Rhythmic movements and changing moods of light and time are palpable in the works of Srushti. Though she does not attempt at the actual representation of the landscapes within which these windmills are distributed, through the creation of textural fields and suggestive minimal symbolism Srushti Mandar Rao vivifies not only the physical values of the windmills but also of the landscapes.

art critic, writer, curator
May 2011
New Delhi

And the NGO is - Ishaan Foundation

It was a humongous task to identify and finalize the NGO that I would support from the sale of my paintings through the exhibition "Windmills of Hope". 

The idea was to have an NGO that works in the field of education for under-privileged children. Alongside me fire-fighting with preparation for my exhibition I was deliberating on which NGO to support. 

I had this huge support of Chandni Parekh (@Fundacause) for this task. She not only would answer all my annoying queries right from what should we do? to how can we finalize now? but also went through each and every application that we received for this and added her experienced comments to it. Chandni, a huge thanks to you for your support.

There were essential 3 criteria that I used for selecting the NGO

  1. The NGO shouldn't be a very big one - Larger organisations get a lot of support from corporates and other businesses, my minuscule contribution would not have made much difference to their existing revenues (although it might have added I am sure).
  2. The NGO needs to be working in Children's education - You can read my reasons for this on my previous blog here.
  3. The NGO needs to be in or around Malad - I wanted more involvement than just giving money one time. I wanted to be able to visit the place and have a more human involvement. It is not a short term relationship that I am looking at with the NGO. It shall be longer, i want to see what more I could do with the NGO and be involved in a deeper manner.
One NGO that fulfilled all these criteria is ISHAAN HOPE Foundation for Education & Training (Social benefit & non—profit organization). 

A little about their Project that I have decided to support - 

Educational help to Orphanage: I am in touch with Dr Hema Kulkarni of the Ishaan Hope Foundation who is looking after the project, an orphanage situated in Mudh Island which houses about 65 children varying from 3yrs to 17 yrs. This orphanage does not have government aid as it does not have enough space as well as other infrastructure. Last year 11 students were enrolled in a nearby school. From June 2011, 9 more will be enrolled. The annual fees per student is Rs, 7000/-. This does not include uniforms & textbooks. In fact, Mrs. Buthello (who runs this orphanage) wishes to send 10 more children to school. Although they were unable to undertake this responsibility because of lack of funds.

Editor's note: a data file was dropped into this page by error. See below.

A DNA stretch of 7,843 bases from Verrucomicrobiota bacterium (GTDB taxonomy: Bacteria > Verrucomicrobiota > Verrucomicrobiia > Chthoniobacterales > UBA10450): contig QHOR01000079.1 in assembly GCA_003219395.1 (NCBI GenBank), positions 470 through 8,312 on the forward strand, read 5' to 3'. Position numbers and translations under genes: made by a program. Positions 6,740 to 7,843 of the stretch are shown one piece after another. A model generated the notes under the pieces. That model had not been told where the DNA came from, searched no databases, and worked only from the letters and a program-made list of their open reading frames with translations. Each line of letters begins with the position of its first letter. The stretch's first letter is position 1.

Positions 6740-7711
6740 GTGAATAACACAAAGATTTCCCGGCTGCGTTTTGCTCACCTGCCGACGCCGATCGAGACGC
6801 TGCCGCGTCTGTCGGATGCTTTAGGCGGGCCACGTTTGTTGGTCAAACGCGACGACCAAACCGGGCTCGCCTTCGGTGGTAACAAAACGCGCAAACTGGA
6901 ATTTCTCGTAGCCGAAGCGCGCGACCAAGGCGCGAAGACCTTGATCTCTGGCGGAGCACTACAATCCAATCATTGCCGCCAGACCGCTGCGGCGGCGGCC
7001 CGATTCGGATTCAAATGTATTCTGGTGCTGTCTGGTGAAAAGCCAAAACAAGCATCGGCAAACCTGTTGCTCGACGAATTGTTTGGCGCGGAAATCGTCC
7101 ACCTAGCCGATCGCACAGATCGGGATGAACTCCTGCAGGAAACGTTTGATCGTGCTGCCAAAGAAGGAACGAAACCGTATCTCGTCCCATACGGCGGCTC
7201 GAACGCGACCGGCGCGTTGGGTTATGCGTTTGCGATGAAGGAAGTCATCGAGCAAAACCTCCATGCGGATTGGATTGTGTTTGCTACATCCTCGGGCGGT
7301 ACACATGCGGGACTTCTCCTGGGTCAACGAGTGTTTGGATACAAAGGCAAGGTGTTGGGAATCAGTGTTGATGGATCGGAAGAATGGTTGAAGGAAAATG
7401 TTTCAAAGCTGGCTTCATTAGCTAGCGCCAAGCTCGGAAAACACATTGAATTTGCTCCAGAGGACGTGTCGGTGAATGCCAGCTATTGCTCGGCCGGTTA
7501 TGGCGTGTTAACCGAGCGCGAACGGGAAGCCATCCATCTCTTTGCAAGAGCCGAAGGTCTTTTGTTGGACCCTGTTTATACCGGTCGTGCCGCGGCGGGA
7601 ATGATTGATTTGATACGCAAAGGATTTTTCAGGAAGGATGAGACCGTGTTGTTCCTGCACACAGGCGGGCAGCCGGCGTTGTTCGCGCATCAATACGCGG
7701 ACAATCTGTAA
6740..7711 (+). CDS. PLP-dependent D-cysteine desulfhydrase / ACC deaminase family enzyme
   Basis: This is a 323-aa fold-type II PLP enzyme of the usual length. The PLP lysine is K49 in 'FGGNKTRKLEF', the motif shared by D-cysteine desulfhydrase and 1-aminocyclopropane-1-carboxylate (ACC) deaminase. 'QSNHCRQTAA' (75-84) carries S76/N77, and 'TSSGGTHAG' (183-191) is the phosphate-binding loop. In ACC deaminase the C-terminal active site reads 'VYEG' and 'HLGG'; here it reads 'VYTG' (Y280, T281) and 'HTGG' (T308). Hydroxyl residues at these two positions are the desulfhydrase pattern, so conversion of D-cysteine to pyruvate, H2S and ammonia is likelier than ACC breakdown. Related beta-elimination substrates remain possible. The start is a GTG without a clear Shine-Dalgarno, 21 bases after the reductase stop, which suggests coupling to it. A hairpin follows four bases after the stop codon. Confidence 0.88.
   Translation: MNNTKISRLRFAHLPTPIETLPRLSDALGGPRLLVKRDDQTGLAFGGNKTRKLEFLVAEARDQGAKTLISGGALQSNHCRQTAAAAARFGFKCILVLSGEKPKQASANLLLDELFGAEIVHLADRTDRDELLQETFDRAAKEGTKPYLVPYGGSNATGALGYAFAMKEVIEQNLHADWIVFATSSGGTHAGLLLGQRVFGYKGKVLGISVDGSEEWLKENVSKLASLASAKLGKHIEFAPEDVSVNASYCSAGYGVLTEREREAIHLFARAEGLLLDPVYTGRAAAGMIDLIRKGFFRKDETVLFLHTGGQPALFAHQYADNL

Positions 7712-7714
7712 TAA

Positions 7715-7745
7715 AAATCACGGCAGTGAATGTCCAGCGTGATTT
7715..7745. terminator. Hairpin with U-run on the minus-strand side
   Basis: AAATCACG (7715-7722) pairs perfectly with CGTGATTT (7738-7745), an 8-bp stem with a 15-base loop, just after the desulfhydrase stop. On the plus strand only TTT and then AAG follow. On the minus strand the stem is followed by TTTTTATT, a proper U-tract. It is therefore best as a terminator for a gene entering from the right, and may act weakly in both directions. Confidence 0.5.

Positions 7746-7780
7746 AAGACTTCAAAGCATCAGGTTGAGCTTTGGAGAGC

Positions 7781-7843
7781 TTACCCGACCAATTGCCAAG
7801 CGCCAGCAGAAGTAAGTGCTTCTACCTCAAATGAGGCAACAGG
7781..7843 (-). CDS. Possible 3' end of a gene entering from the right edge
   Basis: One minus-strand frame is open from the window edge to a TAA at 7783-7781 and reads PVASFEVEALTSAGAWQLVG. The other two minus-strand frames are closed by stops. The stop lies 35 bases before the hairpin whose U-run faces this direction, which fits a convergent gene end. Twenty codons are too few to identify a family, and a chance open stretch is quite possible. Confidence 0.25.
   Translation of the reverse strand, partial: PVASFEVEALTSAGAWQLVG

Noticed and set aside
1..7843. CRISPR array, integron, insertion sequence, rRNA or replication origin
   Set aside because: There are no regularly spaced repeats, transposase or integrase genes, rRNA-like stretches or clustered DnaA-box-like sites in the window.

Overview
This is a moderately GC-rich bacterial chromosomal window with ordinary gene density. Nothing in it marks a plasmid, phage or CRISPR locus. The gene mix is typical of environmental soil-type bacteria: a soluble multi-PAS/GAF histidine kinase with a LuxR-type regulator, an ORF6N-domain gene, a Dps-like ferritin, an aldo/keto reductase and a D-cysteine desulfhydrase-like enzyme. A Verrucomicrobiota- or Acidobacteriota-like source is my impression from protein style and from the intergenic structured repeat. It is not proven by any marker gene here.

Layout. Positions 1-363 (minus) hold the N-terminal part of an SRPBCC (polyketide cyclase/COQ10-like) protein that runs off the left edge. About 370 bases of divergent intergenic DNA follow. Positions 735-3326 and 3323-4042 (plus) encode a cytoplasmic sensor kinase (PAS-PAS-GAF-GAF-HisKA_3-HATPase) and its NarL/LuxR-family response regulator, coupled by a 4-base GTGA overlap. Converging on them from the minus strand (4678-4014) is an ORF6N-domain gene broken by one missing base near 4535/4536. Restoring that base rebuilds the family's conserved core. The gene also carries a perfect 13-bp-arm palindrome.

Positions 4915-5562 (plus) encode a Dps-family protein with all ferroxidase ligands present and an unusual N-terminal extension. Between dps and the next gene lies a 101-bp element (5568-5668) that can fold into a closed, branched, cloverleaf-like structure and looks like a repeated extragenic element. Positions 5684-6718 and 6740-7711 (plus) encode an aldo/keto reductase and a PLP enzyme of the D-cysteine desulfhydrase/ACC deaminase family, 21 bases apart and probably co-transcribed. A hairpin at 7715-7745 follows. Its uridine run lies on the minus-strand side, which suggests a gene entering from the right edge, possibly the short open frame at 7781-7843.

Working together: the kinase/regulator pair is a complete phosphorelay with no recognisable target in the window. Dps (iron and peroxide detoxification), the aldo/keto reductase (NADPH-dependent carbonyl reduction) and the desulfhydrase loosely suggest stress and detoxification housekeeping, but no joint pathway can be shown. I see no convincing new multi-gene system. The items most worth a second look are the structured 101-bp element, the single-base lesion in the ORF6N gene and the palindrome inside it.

Until now the children were getting education through National Open School system. However there were no regular trained teachers to educate them. Dr Hema Kulkarni visted the orphanage in 2009 and suggested that it was better for these children to go to nearby regular school. This will not only help them get regular education & training, but also have an opportunity to meet & interact with children from society. This suggestion was accepted by the president of the orphanage. In June 2010 they enrolled 9 young students in Sir J. P. School, Malad (West) as the school principal insisted that the children should have proper documentation. Three other older students were enrolled on Holy Mother English School in Malawani as they did not insist on documentation. Annual fees per year per student is Rs. 7000/- (Seven thousand) which includes bus fare, but not uniforms & text books. 

Eight other students were sponsored by donors from the neighborhood, but they backed out after six months & the foundation had to support these eight students as well for last 6 months. The total expenditure last year on this project was 112000/- (One Lakh twelve thousand). From June 2011, the foundation has to support all 20 students & fees expenditure would be Rs. 140,000/- (One Lakh forty thousand). The principals of the schools have accepted our request that we will pay the fees on quarterly basis. There are more students in the orphanage who need to go to school but because of pausity of funds are unable to. 

The foundation also wishes to help them by providing uniforms & text books but have not been able to do so till now. Mrs. Buthello who runs the orphanage has got permission to start pre-primary school. She wishes that the foundation help her establish this project too. 

In addtion to above, Mrs. Buthollo wishes that more than 10 students who have passed 10th std need to undergo vocational training so that they become financially independent & may be able to move out of the orphanage.

I do hope that I am able to pitch in a substantial amount to help this Orphanage.

I also urge my readers to please see if some more funds can be collected for this orphanage. 

My only endeavor is to make a small difference through my exhibition "Windmills of Hope" and give hope to these children by giving them the gift of education.

Invite to my Exhibition

Wednesday, April 20, 2011

Help me find an NGO

Previously I had blogged about the new series of paintings that I am working on and how I would donate 20% of the sale proceeds to an NGO of my choice. You can read the blog here.

There have been developments on that front, I have finally managed to get a gallery for the exhibition and I would have the exhibition in May. I will be exhibiting at the Bajaj Art Gallery at Nariman Point in Mumbai from 18th May to 24th May 2011. The exhibition will be called "Windmills of Hope" - an apt name for an exhibition that supports a cause of education for underprivileged children.

While most of my paintings are moving towards completion, one of the major things to be decided upon is selection of the NGO. I have taken help from my friend @fundacause for this task. In response to an earlier post that she had written on her blog, I received many responses from NGOs. However, the task of selecting the appropriate NGO was easier said than done. After wracking my brains for some time on this, I request for help from all my readers.